But what cannot be denied is that both are major figures in 20th century fiction, well aware that realism is no longer necessarily the means by which the self need be explored. A Confirmed Bachelor and The Spring Sonata don't feel at all modern in their form and only hint at the modern in their content: Sabine writing to Graesler to suggest marriage, Katharina's ready wish to end up in Graesler's bed without a prostitutional exchange, married women taking lovers in The Spring Sonata. The characters are generally phenomenological conformists: in other words, they think standard thoughts in standard ways, and Schnitzler is very good at conveying the conformity of their thinking without just easily ironizing it. When Bertha waits for a reply to a letter she sends to Emil, "the hours, indeed, seemed endless! She was ready to weep with impatience, with despair!" we have a character ripe for mockery who is not at all mocked. She could be seen as the idle bourgeois stupidly awaiting the cliched romance, but Schnitzler makes clear this is a woman who struggles on a small income giving music lessons, and whose potential musically and romantically had been curtailed by limited parental resources and narrow parental expectations. But all Bertha's thoughts, like Graesler's can be traced to psychology rather than phenomenology, to a back story that allows for the specificity of character to be delineated, yet while the originality of character cannot be.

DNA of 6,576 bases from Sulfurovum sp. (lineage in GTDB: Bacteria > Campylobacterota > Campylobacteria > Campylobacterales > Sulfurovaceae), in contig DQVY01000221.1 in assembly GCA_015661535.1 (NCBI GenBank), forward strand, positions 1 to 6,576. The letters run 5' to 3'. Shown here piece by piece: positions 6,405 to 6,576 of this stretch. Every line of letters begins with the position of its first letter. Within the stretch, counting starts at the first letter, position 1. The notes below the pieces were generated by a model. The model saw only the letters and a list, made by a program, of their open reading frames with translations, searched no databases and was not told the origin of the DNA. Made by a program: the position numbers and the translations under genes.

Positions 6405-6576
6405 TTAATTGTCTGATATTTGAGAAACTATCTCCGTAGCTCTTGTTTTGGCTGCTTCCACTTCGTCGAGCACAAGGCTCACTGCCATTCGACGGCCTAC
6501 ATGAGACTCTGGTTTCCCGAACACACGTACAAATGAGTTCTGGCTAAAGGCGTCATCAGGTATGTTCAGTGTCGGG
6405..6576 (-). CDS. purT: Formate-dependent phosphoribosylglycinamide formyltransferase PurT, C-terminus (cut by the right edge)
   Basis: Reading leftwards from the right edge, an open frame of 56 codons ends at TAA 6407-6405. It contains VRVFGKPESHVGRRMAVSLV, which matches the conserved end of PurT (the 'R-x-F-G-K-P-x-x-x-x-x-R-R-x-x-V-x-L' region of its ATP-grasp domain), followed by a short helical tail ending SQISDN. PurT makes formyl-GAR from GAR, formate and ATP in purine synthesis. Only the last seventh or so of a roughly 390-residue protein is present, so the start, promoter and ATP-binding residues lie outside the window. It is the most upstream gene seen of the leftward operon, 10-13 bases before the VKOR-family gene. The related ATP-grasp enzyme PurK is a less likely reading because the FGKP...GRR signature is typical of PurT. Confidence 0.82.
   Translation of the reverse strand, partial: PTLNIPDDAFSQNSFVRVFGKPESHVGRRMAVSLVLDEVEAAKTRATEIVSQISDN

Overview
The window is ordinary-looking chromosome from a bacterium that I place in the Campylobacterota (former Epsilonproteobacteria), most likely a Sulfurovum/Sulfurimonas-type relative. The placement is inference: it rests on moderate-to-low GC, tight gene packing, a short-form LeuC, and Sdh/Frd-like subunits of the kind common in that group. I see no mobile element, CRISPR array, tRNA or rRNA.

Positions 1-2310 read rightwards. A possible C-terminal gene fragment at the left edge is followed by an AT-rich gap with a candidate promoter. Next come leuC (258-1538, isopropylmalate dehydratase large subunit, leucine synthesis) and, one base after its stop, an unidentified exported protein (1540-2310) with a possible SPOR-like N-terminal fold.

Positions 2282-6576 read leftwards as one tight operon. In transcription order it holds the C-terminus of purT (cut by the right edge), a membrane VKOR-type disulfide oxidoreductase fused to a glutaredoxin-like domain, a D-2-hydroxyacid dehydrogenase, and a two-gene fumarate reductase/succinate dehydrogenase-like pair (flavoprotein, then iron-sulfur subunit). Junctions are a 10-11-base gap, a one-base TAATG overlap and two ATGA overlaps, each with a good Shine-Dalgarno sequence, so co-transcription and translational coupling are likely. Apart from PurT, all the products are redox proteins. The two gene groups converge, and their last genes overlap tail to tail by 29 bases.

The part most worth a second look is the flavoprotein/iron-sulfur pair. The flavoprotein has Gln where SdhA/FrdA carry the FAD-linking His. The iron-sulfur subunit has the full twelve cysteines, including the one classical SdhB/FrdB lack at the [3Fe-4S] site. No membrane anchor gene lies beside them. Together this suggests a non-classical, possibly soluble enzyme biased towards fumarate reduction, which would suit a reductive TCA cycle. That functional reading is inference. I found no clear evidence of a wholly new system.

What do we mean by this? If we think again of the existential and the psychoanalytic, and Sartre's resistance to the latter unless contained by the former, the phenomenological can allow a useful tension between the two, if we accept Camus' definition in The Myth of Sisyphus where he invokes Husserl: "thinking is learning all over again how to see, directing one's consciousness, making of every image a privileged place." Camus adds, "in other words, phenomenology declines to explain the world, it wants merely to be a description of actual experience." Phenomenologically we do not choose as we would existentially: our mind perceives in a manner that would often seem too immediate to be called choice. But equally it wouldn't be categorically unconscious thought either, and certainly not symbolically so. Freud's work often brilliantly proposes the latter, as he links slips of the tongue, losing items and forgetful moments to unconscious causes that have symbolic import. It might be a woman who loved the theatre who is in mourning and thinks she shouldn't go again for a period time but whose friend persuades her to go nevertheless. This woman, Freud notes, who would pride herself on never losing anything, manages to lose the ticket and Freud wonders if it was unconscious: that she couldn't face going to the theatre so soon. It could be that "some men scatter small change out of their trouser pockets while they are lying down during treatment and in that way pay whatever fee they think appropriate for the session." (The Psychopathology of Every Day Life) These are accidental actions with assertive unconscious motivations, and while we might often feel that Freud is making too grand a claim, he is often determined to acknowledge that his thoughts are speculative, and also keen to insist that "a fair amount of intellectual education is a prerequisite for believing in chance; primitive people and uneducated ones and no doubt children as well, are able to assign a ground for everything that happens." (New Introductory Lectures on Psychoanalysis) But if the psychoanalytic so often looks for reasons behind behaviour, the existential determines to see the importance of the decision made within the ethical: to show characters who cannot blame their upbringing or their immediate circumstances on their actions. As Sartre gives an example of a homosexual man who won't acknowledge his homosexuality but sees his encounters as isolated acts always in the past, based on certain conceptions of the beautiful that women cannot satisfy him and so on, so Sartre is interested in responsibility. From a certain point of view, psychoanalysis can be seen as its abdication.